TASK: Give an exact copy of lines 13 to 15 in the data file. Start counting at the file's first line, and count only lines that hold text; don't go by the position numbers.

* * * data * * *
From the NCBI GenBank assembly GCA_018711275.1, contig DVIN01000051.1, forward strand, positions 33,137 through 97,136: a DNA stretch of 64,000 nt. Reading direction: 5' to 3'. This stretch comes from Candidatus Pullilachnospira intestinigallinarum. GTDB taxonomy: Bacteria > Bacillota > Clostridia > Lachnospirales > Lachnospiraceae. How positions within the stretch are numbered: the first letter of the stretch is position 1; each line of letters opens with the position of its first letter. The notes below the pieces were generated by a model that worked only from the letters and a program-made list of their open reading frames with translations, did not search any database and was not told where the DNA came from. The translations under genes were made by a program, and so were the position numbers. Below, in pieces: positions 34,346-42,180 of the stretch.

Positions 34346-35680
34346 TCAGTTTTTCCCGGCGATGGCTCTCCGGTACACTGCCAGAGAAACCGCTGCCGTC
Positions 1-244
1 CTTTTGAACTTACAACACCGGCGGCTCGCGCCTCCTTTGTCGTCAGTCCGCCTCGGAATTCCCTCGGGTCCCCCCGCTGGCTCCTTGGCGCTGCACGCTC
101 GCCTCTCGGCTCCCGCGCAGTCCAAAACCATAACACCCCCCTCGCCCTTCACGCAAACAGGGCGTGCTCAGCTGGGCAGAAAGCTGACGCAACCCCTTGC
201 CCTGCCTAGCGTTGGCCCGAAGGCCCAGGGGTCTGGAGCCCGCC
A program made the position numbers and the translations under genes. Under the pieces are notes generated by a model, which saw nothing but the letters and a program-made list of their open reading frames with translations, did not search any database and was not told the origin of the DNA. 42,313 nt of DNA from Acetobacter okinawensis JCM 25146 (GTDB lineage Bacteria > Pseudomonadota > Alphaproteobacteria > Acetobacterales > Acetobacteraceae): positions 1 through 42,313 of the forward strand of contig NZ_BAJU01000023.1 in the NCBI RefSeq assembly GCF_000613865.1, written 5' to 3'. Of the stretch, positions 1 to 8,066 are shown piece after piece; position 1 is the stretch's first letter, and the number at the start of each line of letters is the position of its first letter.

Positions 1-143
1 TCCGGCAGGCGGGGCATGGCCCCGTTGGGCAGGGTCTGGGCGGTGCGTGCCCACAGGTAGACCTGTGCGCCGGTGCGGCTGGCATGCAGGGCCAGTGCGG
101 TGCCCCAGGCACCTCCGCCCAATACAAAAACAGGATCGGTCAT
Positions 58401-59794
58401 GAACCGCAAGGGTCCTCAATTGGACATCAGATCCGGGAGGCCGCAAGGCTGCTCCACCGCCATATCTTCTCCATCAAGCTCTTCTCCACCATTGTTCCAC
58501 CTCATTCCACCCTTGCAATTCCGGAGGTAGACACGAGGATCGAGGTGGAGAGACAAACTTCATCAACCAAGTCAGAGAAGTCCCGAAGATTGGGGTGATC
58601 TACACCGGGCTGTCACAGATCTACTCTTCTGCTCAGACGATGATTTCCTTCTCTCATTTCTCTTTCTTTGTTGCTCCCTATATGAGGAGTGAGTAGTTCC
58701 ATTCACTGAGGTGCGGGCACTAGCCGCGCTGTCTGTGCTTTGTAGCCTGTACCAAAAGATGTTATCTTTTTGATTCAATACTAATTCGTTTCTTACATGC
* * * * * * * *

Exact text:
58401 GAACCGCAAGGGTCCTCAATTGGACATCAGATCCGGGAGGCCGCAAGGCTGCTCCACCGCCATATCTTCTCCATCAAGCTCTTCTCCACCATTGTTCCAC
58501 CTCATTCCACCCTTGCAATTCCGGAGGTAGACACGAGGATCGAGGTGGAGAGACAAACTTCATCAACCAAGTCAGAGAAGTCCCGAAGATTGGGGTGATC
58601 TACACCGGGCTGTCACAGATCTACTCTTCTGCTCAGACGATGATTTCCTTCTCTCATTTCTCTTTCTTTGTTGCTCCCTATATGAGGAGTGAGTAGTTCC